Contraception Sterilization Vasectomy

For a man who is sure he no longer wants to father children, a vasectomy is a permanent form of birth control. The vasectomy procedure typically takes less than 30 minutes in a doctor’s office, and costs between $500 and $1000. Many insurance plans will pay for this vasectomy cost.

After a vasectomy, sperm is prevented from reaching the semen, preventing pregnancy via sexual intercourse. Two tubes, called the “vas deferens,” carry the sperm from the testicles into the ejaculatory ducts. During a vasectomy procedure, these tubes are cut so that sperm can no longer get into the semen.

Vasectomy Procedure

During a traditional vasectomy procedure, the doctor numbs the scrotum with a local anesthetic and then makes a tiny incision in its front surface. Once the vas deferens is identified and extracted, the doctor cauterizes (burns) it, or clips and ties it off, and places it back into the scrotum.

Vasectomy Procedure - Sterilization

A newer vasectomy procedure, now widely used, is the “no-scalpel vasectomy.” During this procedure, the doctor feels for the vas deferens under the skin of the scrotum and holds it in place with a small clamp. The doctor then makes a tiny puncture in the skin and stretches the opening so that he can cut and tie the vas deferens. Compared to a traditional vasectomy, this procedure has:

  • Fewer complications
  • Fewer vasectomy side effects
  • Less pain
  • Little bleeding
  • No stitches.

After a vasectomy, you should use other forms of birth control until a sperm count confirms your semen contains no sperm, which usually takes about one to three months.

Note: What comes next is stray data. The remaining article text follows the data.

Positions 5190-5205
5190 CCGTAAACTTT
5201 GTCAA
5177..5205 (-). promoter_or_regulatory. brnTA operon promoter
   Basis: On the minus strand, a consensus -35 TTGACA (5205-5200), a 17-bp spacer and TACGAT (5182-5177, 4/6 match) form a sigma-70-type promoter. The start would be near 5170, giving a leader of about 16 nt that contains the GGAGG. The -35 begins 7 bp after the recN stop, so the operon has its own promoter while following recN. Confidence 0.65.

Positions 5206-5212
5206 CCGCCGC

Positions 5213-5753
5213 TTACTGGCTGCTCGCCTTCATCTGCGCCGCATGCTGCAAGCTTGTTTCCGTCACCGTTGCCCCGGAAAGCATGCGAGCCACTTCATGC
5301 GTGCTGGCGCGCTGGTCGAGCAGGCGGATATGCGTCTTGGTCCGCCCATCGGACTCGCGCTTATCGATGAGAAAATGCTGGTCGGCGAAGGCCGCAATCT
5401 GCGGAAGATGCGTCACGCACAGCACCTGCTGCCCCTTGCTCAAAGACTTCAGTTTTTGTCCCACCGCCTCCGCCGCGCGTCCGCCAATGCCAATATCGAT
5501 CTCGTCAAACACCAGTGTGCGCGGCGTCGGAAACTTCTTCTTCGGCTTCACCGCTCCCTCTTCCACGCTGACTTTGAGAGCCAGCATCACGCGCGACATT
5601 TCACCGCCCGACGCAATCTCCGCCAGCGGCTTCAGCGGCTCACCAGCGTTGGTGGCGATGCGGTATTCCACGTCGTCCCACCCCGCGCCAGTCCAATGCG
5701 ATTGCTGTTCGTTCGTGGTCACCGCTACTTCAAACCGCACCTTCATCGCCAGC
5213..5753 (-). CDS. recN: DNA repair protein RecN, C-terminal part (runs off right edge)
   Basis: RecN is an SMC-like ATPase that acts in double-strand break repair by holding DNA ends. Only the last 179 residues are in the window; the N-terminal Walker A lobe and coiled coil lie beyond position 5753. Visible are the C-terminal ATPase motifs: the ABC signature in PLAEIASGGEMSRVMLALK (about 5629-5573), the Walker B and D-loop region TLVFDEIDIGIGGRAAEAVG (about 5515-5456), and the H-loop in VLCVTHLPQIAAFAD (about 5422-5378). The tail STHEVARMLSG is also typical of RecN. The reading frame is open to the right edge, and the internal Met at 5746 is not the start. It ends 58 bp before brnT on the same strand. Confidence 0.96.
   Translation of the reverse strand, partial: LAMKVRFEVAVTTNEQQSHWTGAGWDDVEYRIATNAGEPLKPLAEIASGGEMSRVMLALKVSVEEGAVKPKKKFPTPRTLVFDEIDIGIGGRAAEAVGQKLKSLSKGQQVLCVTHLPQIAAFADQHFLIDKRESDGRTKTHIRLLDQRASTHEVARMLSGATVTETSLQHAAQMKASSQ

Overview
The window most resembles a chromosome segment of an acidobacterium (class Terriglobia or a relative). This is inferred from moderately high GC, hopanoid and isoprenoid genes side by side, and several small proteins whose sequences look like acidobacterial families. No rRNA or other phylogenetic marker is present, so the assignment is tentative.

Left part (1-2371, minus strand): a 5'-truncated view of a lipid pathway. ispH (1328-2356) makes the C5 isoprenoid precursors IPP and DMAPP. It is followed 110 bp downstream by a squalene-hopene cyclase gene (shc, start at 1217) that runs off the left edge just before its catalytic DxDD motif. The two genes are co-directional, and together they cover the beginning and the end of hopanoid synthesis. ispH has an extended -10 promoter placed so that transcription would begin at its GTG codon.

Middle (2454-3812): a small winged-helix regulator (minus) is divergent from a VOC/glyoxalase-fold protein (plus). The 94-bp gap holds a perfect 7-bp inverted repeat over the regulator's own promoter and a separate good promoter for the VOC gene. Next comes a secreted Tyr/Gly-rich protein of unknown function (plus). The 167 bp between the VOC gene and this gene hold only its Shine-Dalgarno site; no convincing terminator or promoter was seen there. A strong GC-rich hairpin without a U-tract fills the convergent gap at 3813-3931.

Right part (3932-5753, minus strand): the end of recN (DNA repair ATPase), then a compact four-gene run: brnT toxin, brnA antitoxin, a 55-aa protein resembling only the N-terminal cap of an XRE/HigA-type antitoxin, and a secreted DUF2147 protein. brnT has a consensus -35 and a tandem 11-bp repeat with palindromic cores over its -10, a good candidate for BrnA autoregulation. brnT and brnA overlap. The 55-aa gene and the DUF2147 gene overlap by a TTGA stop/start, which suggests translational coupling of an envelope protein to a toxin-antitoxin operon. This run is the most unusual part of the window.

Vasectomy Side Effects

Serious vasectomy side effects or complications are rare. Immediately after a vasectomy, you may experience swelling or bruising of your scrotum. Some discomfort for a couple of days is normal, and you can use ice and painkillers if needed. Other possible side effects are:

  • Bleeding or a blood clot inside the scrotum
  • Blood in the semen
  • Infection.

After a vasectomy, the most common condition is a local inflammation of the epididymis or testis, called “epididymitis/orchitis.” This condition usually occurs in the first year after surgery, and clears up quickly with heat treatment.

Some men develop immune reactions involving anti-sperm antibodies after a vasectomy. Current medical evidence indicates that these antibodies are not harmful. Another concern has been prostate cancer after vasectomy, but again, current medical consensus is that there’s no link with prostate cancer.

Vasectomy Considerations

The benefits of the vasectomy procedure include more spontaneous sex without risk of pregnancy. However, after a vasectomy, you’re still not protected from STDs such as HIV.

The vasectomy procedure is considered one of the most effective methods of birth control, along with abstinence. According to FamilyDoctor.org, about 15 out of 10,000 couples become pregnant in the first year after a vasectomy, and the risk of pregnancy decreases after the first year.

Choosing the vasectomy procedure is a major decision, and should be made only if you’re sure you don’t want more children. Although reversal procedures are available, but tend to be expensive and, according to the Mayo Clinic, are successful only about 50 percent of the time.

Resources

American Academy of Family Physicians Staff. (n.d.). Vasectomy: What to expect. Retrieved February 9, 2010, from the Family Doctor Web site: http://familydoctor.org/online/famdocen/home/men/reproductive/195.html.

E-medilink Holdings Ltd Staff. (n.d.). Vasectomy cost. Retrieved February 9, 2010, from the Vasectomy Medical Web site: http://www.vasectomymedical.com/vasectomy-cost.html.

Mayo Clinic Staff. (n.d.). Vasectomy reversal. Retrieved February 9, 2010, from the Mayo Clinic Web site: http://www.mayoclinic.com/health/vasectomy-reversal/MY00326.